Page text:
Some light relief is provided watching the Buster Keaton classic The General, then it is down to the New Music Stage to witness a wired show by 65daysofstatic. The barrage of thundering drums, throbbing bass and grinding guitar is enthusiastically cheered by fans on the City Hall steps and also brings the outdoor moshpit to life.

Then it's down to the Leadmill for the Smoke Fairies ably supported by Low Duo, the hardest working band of the weekend - this was their 6th gig - who play another well-received set (wearing the same clothes for the whole weekend by the look of things). The Smoke Fairies lilting melodies are pleasant, but don't sufficiently hold the attention of a reviewer who has already OD'd on great music.

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Reviewer - Jack Opus.

The Tramlines weekend began for me with Huwho's event at Bungalows & Bears, showcasing xxxy and Midland alongside local artists. I performed and was followed by local talent Squarehead. It was warming to see the home crowd coming out in good numbers to support his set, which showcased his new EP on Sheffield imprint 5ANDSEVEN.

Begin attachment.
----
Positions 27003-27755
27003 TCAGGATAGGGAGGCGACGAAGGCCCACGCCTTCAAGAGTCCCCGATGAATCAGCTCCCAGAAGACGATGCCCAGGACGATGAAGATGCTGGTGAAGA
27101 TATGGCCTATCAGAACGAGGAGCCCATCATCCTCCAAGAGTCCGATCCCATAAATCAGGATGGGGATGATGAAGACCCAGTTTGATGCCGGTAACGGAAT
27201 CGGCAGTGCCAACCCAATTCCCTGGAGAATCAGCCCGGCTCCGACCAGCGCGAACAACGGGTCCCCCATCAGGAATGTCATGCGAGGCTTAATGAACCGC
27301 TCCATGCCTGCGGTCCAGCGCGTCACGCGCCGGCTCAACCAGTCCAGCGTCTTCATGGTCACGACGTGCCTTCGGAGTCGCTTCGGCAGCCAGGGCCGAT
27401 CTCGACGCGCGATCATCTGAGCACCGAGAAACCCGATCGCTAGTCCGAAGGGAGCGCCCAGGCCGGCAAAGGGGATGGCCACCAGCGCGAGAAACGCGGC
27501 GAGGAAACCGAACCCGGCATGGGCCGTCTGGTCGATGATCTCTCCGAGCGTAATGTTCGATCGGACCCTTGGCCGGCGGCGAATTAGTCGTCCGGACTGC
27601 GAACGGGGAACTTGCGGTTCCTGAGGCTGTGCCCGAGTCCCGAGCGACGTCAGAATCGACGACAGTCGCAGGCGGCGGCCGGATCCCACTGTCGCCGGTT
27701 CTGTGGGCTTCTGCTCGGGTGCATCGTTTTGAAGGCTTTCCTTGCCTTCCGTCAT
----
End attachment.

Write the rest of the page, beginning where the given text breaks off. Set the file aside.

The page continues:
Next for me was Plug for their Butterz Record Label event, featuring Ellijah, Skillam, Champion, Swindle and Logan Sama. I arrived for the last ten minutes of Ellijah & Skillam's set before Champion took to the stage, demonstrating clearly why he has played twice in the city in the last year - incredibly tight mixing and eclectic selection across grime and UK funky.

But my highlight of the Friday evening was Kabal, organised in celebration of Pipes and Ross Orton's 'Agitated' re-work of Toddla's recent album Watch Me Dance. Although not part of Tramlines, it was great to see Sheffield paying in during a weekend of free events to support a party that has been present in the city for over a decade. Long live.

Saturday began with the concourse event at Sheffield Uni. I arrived to Squarehead warming the crowd up with ease, followed by Oneman who will always be a DJ worth going the extra mile to see - New Order 'Blue Monday' being the unexpected highlight. The rest of the afternoon and early evening played host to L-Vis 1990, T Williams & Julio Bashmore. T William's was my choice of the remaining DJs. Playing with a huge smile on his face at all times, he delivered a set that was perfectly in tune with the party atmosphere, and his performance was a clear justification as to why he now has a regular slot on Rinse FM.